Sunday, September 25, 2016

On Food Envy

("Ironic Gluttony" | Beckrns)
By Sam Yang - Get similar updates here

Some Background on Weight Gain

When a human body harvests more energy into fat storage rather than oxidation, is when we have obesity. The problem is not as simple as controlling energy intake and expenditure (calories). Sometimes the body diverts more energy into fat cells, no matter how little energy we take in. Our hormonal responses to food can trigger such an event. Responses to food type and quantity varies from person to person. Sometimes the only difference is the severity of reaction. Some will gain an insignificant amount of weight, while others will gain a considerable amount of weight.

Wednesday, September 21, 2016

English Speaking Countries Tell the World What to Eat

By Sam Yang - Get similar updates here

When it should be the other way around...

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My name is Sam Yang. I'm a martial artist, entrepreneur, fitness nerd, information geek, and productivity nut. For more useful information, join my newsletter. You can also connect to All Out Effort on Facebook and Twitter. For more philosophical posts, check out Must Triumph

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Tuesday, September 20, 2016

It Was Easier to be Skinny in the Past

By Sam Yang - Get similar updates here

Even if you eat the same amount of calories (and same volume of nutrients) and exercise exactly the same as Americans 20 to 30 years ago, a new study shows you still won't be as skinny as them.

Some theories include genetic change, exposure to more chemicals, change in food, rise in prescription drug use, and changes to our gut microbiome (which can be influenced from too much sanitation, overuse of antibiotics, chemicals and hormones in foods, and so on).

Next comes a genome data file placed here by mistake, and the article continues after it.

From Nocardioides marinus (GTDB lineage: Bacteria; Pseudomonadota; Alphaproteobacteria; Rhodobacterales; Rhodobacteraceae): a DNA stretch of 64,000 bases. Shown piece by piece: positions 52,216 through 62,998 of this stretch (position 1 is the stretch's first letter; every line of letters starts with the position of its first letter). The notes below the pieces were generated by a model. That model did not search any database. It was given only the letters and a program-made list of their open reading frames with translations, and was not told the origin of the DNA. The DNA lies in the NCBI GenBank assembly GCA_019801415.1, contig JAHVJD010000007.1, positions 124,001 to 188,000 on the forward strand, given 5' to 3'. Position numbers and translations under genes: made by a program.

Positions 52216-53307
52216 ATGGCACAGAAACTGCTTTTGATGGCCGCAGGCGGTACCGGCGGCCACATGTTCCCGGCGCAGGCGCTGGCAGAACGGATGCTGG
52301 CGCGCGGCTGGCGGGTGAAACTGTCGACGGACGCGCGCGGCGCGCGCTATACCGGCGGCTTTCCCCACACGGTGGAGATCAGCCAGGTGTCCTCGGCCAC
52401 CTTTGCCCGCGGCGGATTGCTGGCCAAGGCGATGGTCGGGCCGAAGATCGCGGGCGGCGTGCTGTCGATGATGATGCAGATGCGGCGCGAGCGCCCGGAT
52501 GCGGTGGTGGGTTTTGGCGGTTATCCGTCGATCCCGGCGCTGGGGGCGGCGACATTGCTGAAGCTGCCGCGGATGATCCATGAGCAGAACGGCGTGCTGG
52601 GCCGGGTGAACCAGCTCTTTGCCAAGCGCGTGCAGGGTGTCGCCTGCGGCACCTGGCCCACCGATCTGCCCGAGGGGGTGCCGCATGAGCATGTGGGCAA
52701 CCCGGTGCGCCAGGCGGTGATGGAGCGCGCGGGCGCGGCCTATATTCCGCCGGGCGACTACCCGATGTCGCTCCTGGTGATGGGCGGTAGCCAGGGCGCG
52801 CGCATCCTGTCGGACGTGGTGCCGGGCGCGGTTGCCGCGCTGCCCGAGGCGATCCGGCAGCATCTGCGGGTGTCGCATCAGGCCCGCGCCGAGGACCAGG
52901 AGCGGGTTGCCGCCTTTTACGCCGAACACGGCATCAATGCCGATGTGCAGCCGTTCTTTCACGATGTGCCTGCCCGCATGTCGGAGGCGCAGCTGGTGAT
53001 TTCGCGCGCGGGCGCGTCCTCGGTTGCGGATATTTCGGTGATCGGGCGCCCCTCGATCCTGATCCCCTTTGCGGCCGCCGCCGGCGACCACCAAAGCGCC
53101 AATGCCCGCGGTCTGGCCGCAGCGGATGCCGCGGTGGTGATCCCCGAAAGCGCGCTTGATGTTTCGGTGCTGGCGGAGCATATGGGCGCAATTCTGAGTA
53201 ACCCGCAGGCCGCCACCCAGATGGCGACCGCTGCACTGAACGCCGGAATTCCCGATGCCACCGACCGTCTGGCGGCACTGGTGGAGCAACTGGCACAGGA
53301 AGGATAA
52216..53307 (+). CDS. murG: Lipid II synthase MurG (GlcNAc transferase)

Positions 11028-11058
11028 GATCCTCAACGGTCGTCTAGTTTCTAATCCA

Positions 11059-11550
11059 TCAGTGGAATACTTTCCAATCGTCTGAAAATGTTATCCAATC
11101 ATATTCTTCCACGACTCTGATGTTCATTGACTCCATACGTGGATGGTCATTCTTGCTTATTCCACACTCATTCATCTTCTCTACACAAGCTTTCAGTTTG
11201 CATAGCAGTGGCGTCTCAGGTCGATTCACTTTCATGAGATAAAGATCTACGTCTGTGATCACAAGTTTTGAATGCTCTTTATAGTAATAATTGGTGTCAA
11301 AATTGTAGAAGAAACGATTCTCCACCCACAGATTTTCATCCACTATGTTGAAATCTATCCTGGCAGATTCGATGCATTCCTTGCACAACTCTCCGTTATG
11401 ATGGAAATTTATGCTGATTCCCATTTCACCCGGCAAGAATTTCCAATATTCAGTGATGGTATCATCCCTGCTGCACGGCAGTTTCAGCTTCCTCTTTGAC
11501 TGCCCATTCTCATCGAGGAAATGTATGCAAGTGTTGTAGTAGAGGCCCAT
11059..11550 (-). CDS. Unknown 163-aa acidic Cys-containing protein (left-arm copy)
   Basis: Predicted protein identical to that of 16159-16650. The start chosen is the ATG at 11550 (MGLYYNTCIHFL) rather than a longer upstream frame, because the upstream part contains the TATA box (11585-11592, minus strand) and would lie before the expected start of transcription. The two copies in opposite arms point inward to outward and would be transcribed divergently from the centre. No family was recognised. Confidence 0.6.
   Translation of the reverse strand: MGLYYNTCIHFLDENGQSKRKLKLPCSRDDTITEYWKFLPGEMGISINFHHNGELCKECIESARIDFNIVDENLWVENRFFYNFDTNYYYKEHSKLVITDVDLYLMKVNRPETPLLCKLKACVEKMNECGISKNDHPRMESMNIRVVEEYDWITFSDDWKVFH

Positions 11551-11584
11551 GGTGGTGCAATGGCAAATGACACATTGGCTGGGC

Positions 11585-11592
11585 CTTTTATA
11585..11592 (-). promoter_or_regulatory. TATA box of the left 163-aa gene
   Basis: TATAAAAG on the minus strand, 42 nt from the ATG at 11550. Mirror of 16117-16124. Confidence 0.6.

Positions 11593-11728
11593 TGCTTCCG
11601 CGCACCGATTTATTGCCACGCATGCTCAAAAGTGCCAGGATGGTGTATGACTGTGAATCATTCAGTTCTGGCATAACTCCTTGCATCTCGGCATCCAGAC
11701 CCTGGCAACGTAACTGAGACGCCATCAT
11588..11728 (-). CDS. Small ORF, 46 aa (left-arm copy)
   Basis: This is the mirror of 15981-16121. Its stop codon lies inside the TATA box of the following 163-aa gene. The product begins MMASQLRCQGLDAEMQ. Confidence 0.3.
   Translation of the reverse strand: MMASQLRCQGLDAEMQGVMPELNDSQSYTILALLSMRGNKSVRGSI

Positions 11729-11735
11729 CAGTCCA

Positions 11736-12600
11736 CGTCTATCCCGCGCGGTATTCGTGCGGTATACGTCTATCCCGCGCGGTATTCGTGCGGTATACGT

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My name is Sam Yang. I'm a martial artist, entrepreneur, fitness nerd, information geek, and productivity nut. For more useful information, join my newsletter. You can also connect to All Out Effort on Facebook and Twitter. For more philosophical posts, check out Must Triumph

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Marathon Training Makes Some People Gain Weight

By Sam Yang - Get similar updates here
When Mary Kennedy coached a charity team of marathon runners back in 2009, she regularly heard the marathon-weight question. “Several of them would come to me and they would say exactly that: ’I am working out more than I ever have in my entire life. I’m doing this for a lot of reasons, but I really thought I’d look better in my clothes,’” said Kennedy, who is an exercise physiologist at the Institute of Lifestyle Medicine, a nonprofit research center founded in 2007 by Harvard Medical School and the Spaulding Rehabilitation Hospital. She conducted a small, simple pilot study, limited to her group of 64 charity runners, comparing their weight before starting the training program to their weight after completing it. About 11 percent of them did lose weight, but just as many gained weight (and of those who gained, 86 percent were women). But for the remaining 78 percent, their weight stayed almost exactly the same, even after three months of running four days a week.

Her results aren’t published yet, but they echo those of a 1989 study in which Danish researchers took 18 months to train a small group of sedentary people — 18 men and nine women — to run a marathon. By race day, the men had lost an average of five pounds. For the women, on the other hand, “no change in body composition was observed,” the researchers write. “This idea that you’re going to run a marathon and the pounds are going to melt away is not realistic,” Kennedy said. She’s currently coaching a group of high-school runners, and she and her co-director have a sad little joke: “You train for the marathon, and then you do the weight-loss program afterward.”
Source: New York Magazine
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My name is Sam Yang. I'm a martial artist, entrepreneur, fitness nerd, information geek, and productivity nut. For more useful information, join my newsletter. You can also connect to All Out Effort on Facebook and Twitter. For more philosophical posts, check out Must Triumph